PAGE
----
Aug. 1, 2013
In a handful of nations, virtually all children are learning to make complex arguments and solve problems they’ve never seen before. They are learning to think, in other words, and to thrive in the modern economy.
What is it like to be a child in the world’s new education superpowers?
In a global quest to find answers for our own children, Amanda Ripley follows three Americans embedded in these countries for one year. Kim, fifteen, raises $10,000 so she can move from Oklahoma to Finland; Eric, eighteen, exchanges a high-achieving Minnesota suburb for a booming city in South Korea; and Tom, seventeen, leaves a historic Pennsylvania village for Poland.
Through these young informants, Ripley meets battle-scarred reformers, sleep-deprived zombie students, and a teacher who earns $4 million a year. Their stories, along with groundbreaking research into learning in other cultures, reveal a pattern of startling transformation: none of these countries had many “smart” kids a few decades ago. Things had changed. Teaching had become more rigorous; parents had focused on things that mattered; and children had bought into the promise of education.
A journalistic tour de force, The Smartest Kids in the World is a book about building resilience in a new world—as told by the young Americans who have the most at stake.
In riveting prose, Ripley's cross-cultural research shows how the education superpowers value rigor above all else...This timely and inspiring book offers many insights into how to improve America’s mediocre school system.
— Publishers Weekly, Starred Review
If you care about education, you must read this book. By recounting what three intrepid kids learned from the rest of the world, it shows what we can learn about how to fix our schools. Ripley’s delightful storytelling has produced insights that are both useful and inspiring.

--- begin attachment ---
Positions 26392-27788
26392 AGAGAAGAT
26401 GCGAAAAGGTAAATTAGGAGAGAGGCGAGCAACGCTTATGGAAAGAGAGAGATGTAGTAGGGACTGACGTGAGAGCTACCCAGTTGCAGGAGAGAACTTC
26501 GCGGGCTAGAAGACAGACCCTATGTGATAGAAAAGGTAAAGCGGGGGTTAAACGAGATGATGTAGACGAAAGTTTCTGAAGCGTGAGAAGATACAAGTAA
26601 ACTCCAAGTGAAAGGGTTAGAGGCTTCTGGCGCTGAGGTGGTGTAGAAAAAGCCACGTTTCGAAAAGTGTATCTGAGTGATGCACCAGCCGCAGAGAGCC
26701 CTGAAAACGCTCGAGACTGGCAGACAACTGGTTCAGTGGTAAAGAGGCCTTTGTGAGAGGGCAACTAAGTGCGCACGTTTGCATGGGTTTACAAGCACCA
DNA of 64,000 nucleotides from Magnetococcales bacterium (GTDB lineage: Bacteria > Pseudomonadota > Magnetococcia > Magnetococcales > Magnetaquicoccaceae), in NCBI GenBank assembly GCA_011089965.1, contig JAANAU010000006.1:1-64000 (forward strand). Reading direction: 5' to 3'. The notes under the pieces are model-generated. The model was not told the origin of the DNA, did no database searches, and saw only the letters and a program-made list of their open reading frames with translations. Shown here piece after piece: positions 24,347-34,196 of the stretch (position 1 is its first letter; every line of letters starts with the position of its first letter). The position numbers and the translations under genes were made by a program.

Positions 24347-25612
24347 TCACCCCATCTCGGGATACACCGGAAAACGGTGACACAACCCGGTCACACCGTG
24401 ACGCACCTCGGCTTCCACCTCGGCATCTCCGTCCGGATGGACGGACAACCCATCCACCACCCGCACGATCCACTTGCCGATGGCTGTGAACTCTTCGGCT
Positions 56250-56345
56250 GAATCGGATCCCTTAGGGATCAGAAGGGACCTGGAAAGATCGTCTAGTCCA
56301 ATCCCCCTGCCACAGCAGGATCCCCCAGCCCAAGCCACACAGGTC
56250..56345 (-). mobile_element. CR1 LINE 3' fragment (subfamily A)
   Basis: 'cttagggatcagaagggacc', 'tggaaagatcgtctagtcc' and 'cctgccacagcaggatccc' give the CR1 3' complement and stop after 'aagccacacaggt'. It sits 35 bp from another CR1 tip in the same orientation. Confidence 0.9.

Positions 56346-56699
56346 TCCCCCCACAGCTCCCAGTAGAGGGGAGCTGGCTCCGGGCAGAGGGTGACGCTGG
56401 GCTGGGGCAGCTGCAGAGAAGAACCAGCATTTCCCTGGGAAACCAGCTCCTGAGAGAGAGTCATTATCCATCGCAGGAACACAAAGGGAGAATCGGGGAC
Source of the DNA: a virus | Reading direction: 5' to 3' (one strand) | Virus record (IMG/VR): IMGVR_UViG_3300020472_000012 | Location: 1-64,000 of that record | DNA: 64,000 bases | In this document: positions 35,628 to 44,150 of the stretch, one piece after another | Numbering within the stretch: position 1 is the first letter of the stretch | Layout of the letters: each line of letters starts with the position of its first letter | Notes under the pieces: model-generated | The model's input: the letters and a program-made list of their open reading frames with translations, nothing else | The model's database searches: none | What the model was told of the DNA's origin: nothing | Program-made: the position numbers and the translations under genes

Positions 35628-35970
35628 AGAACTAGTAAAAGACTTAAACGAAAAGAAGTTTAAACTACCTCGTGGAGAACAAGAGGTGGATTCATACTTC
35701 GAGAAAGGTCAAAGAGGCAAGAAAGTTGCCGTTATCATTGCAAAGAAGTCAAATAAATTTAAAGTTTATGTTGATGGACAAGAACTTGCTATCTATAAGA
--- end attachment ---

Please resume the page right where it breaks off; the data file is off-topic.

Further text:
— Walter Isaacson, author of Steve Jobs and Benjamin Franklin
This book gives me hope that we can create education systems of equity and rigor--if we heed the lessons from top performing countries and focus more on preparing teachers than on punishing them.
— Randi Weingarten, President, American Federation of Teachers
This is a no-nonsense, no-excuses book about how we can improve outcomes for all kids, from the poorest to wealthiest. It avoids platitudes and ideology, and relies instead on the experiences of three American students who were schooled in three countries – Finland, Korea and Poland – that are succeeding.
— Joel Klein, CEO, Amplify, and former chancellor, NYC Department of Education
Such an important book! Amanda Ripley lights the path to engaging our next generation to meet a different bar. She makes an enormous contribution to the national and global discussion about what must be done to give all our children the education they need to invent the future.
— Wendy Kopp, founder and chair, Teach For America, and CEO, Teach For All
Amanda Ripley observes with rare objectivity and depth. She finds a real and complex world ‘over there’—schools with flaws of their own but also real and tangible lessons about how to do better by our kids. The Smartest Kids in the World gave me more insights, as a parent and as an educator, than just about anything else I’ve read in a while.
— Doug Lemov, author of Teach Like a Champion